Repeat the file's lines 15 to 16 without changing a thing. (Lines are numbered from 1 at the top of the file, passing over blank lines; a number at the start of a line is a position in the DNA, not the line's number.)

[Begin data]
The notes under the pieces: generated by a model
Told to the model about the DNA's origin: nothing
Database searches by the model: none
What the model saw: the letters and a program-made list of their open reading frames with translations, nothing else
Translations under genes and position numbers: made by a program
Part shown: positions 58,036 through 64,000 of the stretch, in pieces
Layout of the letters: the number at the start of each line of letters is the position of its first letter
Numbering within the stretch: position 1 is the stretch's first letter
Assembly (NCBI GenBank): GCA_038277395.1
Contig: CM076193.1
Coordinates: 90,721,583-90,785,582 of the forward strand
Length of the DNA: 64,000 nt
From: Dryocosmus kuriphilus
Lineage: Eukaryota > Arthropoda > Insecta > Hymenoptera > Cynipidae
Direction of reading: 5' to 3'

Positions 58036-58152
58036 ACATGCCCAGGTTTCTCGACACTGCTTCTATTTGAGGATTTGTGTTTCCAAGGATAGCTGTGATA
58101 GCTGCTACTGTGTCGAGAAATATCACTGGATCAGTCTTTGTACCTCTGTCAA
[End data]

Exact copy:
Direction of reading: 5' to 3'

Positions 58036-58152